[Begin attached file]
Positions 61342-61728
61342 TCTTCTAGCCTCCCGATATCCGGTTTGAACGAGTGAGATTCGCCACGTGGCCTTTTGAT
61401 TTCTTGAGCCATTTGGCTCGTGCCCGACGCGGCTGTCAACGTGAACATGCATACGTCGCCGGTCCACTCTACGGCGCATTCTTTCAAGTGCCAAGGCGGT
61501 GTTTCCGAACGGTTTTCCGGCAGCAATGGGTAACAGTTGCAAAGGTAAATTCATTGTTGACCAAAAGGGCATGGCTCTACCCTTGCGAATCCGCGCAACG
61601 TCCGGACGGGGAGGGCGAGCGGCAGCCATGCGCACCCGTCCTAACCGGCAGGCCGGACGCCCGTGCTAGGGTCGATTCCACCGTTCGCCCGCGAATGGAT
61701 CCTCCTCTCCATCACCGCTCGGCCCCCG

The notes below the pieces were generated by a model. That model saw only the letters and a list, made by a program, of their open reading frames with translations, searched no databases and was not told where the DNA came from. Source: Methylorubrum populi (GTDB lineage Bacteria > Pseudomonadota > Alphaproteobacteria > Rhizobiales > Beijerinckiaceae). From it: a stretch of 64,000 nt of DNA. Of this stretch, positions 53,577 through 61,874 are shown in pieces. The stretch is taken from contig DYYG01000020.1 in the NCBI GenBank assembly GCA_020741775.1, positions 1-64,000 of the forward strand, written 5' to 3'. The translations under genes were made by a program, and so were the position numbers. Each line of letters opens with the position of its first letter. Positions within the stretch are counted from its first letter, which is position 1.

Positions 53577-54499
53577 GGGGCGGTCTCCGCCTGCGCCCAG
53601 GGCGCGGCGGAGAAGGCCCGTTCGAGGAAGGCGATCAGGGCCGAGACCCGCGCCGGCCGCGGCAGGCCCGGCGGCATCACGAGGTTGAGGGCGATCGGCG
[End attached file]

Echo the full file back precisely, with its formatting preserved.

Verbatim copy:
Positions 61342-61728
61342 TCTTCTAGCCTCCCGATATCCGGTTTGAACGAGTGAGATTCGCCACGTGGCCTTTTGAT
61401 TTCTTGAGCCATTTGGCTCGTGCCCGACGCGGCTGTCAACGTGAACATGCATACGTCGCCGGTCCACTCTACGGCGCATTCTTTCAAGTGCCAAGGCGGT
61501 GTTTCCGAACGGTTTTCCGGCAGCAATGGGTAACAGTTGCAAAGGTAAATTCATTGTTGACCAAAAGGGCATGGCTCTACCCTTGCGAATCCGCGCAACG
61601 TCCGGACGGGGAGGGCGAGCGGCAGCCATGCGCACCCGTCCTAACCGGCAGGCCGGACGCCCGTGCTAGGGTCGATTCCACCGTTCGCCCGCGAATGGAT
61701 CCTCCTCTCCATCACCGCTCGGCCCCCG

The notes below the pieces were generated by a model. That model saw only the letters and a list, made by a program, of their open reading frames with translations, searched no databases and was not told where the DNA came from. Source: Methylorubrum populi (GTDB lineage Bacteria > Pseudomonadota > Alphaproteobacteria > Rhizobiales > Beijerinckiaceae). From it: a stretch of 64,000 nt of DNA. Of this stretch, positions 53,577 through 61,874 are shown in pieces. The stretch is taken from contig DYYG01000020.1 in the NCBI GenBank assembly GCA_020741775.1, positions 1-64,000 of the forward strand, written 5' to 3'. The translations under genes were made by a program, and so were the position numbers. Each line of letters opens with the position of its first letter. Positions within the stretch are counted from its first letter, which is position 1.

Positions 53577-54499
53577 GGGGCGGTCTCCGCCTGCGCCCAG
53601 GGCGCGGCGGAGAAGGCCCGTTCGAGGAAGGCGATCAGGGCCGAGACCCGCGCCGGCCGCGGCAGGCCCGGCGGCATCACGAGGTTGAGGGCGATCGGCG